Natural “blue space” aquatic areas such as oceans, lakes, rivers, and the like seem to have positive benefits on our mental health.
Each color of the spectrum has unique feelings associated with it. For example, yellow is commonly linked to optimism and joy, while pink often represents love and care.
Blue, on the other hand, expresses peace and tranquility. Humans tend to be more trusting around this color, as well.
From our vibrant sky to oceans, lakes, and rivers, various shades of blue surround us every day. Considering these factors, scientists have delved into this topic to explore the therapeutic benefits that surround what is called “blue space,” i.e. aquatic areas such as oceans, lakes, rivers, and the like.
Researchers have discovered that those who visited blue spaces more frequently and for extended periods of time reported greater well-being and had a lower risk of depression. These rates exceeded those who permanently lived on oceans, lakes, and other bodies of water.
Another study supported the claim that blue space is associated with fewer cases of depression. “Coastal Blue Space and Depression in Older Adults” in Health & Place by Dempsey and colleagues studied these relationships in an older Irish population.
Participants who had increased exposure to coastlines had improved mental health status and less risk for depression. Interestingly, those with better views of this blue space had the best outcomes.
Many more experimental findings have linked regularly visiting blue space with improved mental status and lower stress levels.
For example, Gascon and colleagues analyzed 35 studies in their systematic review, “Outdoor blue spaces, human health and well-being: A systematic review of quantitative studies,” in the International Journal of Hygiene and Environmental Health, and found consistent evidence supporting this relationship.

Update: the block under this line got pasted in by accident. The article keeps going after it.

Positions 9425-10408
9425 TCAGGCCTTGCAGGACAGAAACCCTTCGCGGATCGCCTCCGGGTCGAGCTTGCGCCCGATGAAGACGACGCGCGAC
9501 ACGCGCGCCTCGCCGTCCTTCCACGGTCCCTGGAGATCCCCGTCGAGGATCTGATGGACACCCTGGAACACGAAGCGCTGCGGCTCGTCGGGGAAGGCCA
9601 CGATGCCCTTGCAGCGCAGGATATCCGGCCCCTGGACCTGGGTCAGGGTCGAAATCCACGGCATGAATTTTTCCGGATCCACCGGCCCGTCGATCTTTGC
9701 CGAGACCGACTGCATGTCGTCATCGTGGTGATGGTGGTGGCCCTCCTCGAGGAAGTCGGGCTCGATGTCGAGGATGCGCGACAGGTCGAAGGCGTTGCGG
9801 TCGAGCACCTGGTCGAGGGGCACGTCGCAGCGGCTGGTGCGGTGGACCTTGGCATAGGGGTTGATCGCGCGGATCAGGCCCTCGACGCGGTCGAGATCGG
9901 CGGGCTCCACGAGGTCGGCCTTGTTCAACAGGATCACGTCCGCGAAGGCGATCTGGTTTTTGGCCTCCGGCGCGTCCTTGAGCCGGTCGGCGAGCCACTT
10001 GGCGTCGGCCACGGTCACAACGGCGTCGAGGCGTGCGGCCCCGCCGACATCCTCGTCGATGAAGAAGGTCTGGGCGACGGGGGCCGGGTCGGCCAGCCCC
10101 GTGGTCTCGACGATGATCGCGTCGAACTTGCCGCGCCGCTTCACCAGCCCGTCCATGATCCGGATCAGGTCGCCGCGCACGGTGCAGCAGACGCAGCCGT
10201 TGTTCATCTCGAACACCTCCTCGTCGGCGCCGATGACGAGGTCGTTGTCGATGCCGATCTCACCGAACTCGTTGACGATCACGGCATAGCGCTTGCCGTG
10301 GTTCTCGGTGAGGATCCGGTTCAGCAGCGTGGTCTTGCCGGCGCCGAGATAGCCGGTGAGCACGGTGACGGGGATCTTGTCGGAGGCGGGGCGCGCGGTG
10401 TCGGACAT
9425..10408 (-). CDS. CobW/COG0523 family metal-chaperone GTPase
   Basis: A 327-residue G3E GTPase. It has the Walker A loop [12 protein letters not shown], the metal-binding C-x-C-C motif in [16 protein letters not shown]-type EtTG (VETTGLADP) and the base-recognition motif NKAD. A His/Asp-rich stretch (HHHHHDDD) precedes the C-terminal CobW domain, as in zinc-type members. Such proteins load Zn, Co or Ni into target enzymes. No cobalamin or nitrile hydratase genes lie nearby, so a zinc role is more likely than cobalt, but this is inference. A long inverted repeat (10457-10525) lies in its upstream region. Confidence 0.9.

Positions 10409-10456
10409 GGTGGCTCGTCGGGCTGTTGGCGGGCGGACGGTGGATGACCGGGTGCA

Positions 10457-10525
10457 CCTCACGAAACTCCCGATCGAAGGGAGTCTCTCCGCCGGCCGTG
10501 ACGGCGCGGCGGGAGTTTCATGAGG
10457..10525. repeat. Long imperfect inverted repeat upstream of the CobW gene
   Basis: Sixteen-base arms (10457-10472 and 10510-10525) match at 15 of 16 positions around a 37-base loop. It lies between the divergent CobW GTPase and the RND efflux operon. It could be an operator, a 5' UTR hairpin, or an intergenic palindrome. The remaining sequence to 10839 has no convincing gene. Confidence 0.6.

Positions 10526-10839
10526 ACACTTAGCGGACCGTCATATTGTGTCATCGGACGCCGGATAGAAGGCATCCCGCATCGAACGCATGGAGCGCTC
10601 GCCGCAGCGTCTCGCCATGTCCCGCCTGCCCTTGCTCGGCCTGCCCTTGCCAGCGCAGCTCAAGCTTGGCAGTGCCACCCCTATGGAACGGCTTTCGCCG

From this data, investigators concluded that repeated visits to blue space related to improved mental health and well-being. They also discovered a correlation between exposure and increased physical activity, suggesting that these individuals are also potentially healthier than their counterpart.
Spending time in blue spaces not only makes you happier, but outdoor activities may also be therapeutic for those suffering from mental illnesses.
A Health Promotion International publishing called, “Blue care: a systematic review of blue space interventions for health and wellbeing,” by Britton and colleagues hones in on this theory.
After reviewing 33 studies, researchers found sufficient evidence to conclude that outdoor activities, such as surfing, Dragon Boat Racing, sailing, fly-fishing, kayaking, and canoeing may improve psychosocial and mental functioning. The highest success rates were in those with post-traumatic stress disorder (PTSD), drug and alcohol addiction, and breast cancer.
Interacting with our environment is more beneficial than you might think. Blue spaces are healing and improve mental health significantly. Merely taking an evening walk along the lakeshore can do wonders for your psyche.